The British Series with the Big House (Season Two SPOILERS) – Mmmhmm



DA Season Two: The Smoldering Encounters in the Garage Edit (Part 2 and 3 are the entire edits)


The Modern Take


AHH – I want this Florence + the Machine take completed


Thoughts of Richard Armitage came back to me: the shrill lady from Nottingham, the honorable man from Milton, and the evil guy trying to mess with Lucas/John. And Dan Stevens needs to get familiar with the Richard Armitage period drama kissing technique—oh that kiss was baaaad.

Two-hour Christmas special airing in the UK! And season 3! WOOT. But sad that there will likely be little Sybil + Branson action in the future.

King Richard Armitage Week: Richard III Project Slogan Poll

To celebrate Richard Armitage’s 40th birthday and to commemorate the anniversary of Richard III’s death, this blog is participating in a weeklong series of RA blog events for the Richard III for Richard Armitage!/King Richard Armitage project (sign the petitionjoin the Facebook group). Enjoy the fun!

Let’s play ad agency (Mad Men time!) and come up with ad campaign slogans for the Richard III project.

Let’s look at the writing strategies used to create ad taglines for The Tudors.

  • Sex. Intrigue. Excess. Treachery. Power. Obsession. Murder. – List
  • It’s Good to Be King. – Existing catchphrase
  • King Takes All. – Wordplay on double meaning of king
  • Lover. Warrior. Rebel. King. Prepare for reign. – List with a play on words
Here are a few I have come up with—let’s have a poll!

No bots allowed. 😉

Some Background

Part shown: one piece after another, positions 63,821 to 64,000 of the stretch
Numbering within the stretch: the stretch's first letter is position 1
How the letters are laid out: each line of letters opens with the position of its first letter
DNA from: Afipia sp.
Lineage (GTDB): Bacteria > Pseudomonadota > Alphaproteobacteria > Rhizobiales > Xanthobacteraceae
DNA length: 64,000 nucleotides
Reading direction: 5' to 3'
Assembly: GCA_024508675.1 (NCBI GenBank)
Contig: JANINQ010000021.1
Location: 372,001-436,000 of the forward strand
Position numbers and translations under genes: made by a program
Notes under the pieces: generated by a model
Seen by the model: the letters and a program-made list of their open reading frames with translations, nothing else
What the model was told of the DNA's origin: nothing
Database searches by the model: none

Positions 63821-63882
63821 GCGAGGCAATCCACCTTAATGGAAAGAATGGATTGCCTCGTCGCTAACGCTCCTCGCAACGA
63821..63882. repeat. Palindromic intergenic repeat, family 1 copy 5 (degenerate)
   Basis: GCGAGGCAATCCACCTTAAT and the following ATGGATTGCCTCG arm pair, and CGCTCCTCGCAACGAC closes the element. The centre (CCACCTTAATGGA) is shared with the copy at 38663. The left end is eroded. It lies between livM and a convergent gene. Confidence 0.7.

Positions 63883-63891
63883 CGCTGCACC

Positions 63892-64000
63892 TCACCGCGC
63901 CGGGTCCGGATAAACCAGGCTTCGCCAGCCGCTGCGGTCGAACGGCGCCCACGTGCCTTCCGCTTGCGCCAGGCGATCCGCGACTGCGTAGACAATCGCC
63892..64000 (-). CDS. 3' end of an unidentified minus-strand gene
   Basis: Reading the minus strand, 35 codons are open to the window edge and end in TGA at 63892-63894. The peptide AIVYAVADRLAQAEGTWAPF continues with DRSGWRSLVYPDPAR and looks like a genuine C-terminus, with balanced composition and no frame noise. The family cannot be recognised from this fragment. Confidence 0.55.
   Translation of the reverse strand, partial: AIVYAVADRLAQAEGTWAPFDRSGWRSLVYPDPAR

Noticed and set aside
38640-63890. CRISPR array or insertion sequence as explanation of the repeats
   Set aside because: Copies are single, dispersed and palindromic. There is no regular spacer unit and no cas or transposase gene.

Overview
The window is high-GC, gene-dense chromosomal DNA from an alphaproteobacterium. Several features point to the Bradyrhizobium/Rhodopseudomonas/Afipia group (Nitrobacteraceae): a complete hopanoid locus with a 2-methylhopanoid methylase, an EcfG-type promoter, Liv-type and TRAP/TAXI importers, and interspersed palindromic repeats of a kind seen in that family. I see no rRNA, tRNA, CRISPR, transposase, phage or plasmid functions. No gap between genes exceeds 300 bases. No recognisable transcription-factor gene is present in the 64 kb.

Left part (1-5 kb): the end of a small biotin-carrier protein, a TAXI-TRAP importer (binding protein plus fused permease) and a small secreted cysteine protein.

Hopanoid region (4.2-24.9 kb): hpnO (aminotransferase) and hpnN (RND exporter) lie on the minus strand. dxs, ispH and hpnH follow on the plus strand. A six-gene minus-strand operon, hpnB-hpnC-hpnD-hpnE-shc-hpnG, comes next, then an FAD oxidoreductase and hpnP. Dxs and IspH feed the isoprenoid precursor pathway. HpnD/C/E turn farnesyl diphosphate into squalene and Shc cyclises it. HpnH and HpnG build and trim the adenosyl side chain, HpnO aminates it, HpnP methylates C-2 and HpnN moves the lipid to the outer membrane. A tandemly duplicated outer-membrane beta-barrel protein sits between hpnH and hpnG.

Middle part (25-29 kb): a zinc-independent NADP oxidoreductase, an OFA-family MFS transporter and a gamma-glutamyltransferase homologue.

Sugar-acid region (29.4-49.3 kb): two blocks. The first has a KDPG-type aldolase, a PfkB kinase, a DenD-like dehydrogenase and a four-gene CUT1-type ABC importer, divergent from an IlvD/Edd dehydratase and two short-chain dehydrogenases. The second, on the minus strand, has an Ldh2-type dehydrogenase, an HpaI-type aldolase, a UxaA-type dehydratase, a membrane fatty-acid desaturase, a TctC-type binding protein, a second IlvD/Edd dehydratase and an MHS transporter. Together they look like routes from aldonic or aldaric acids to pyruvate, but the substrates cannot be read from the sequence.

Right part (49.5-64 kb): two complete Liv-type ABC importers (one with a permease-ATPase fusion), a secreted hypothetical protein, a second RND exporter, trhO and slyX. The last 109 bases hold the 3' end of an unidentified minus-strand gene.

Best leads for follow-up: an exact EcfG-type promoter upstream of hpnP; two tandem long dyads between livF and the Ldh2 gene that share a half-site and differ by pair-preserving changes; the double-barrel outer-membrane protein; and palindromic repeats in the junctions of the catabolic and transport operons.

• Richard III’s motto was “Loyalty binds me.”
  • He was an advocate for less fortunate citizens, improving the economic conditions of northern England for commoners, and introducing the bail system and a court for those who could not afford legal representation.

What are your slogan ideas? Channel your inner Peggy Olson or Don Draper and post them in the comments section.

Thanks for participating!

Thank you for your vote (Courtesy of:

King Richard Armitage Week: Birthday Celebration

To celebrate Richard Armitage’s 40th birthday and to commemorate the anniversary of Richard III’s death, this blog is participating in a weeklong series of RA blog events for the Richard III for Richard Armitage!/King Richard Armitage project (sign the petition, join the Facebook group). Enjoy the fun!

Birthday cheers for Richard Armitage! Forty years strong and so much to admire.

Hello, 40. (courtesy of:

Armitage senior named his son Richard after King Richard III and, remarkably, RA was born on the day that RIII died. As a result, RA has had a strong affinity for RIII and has publicly expressed interest in developing a RIII film or television project that does greater justice to the historical life of RIII than the Shakespearean play does. There is ample scholarship about the “true” story of RIII, so it would be fantastic to see a redeemed representation of RIII on-screen.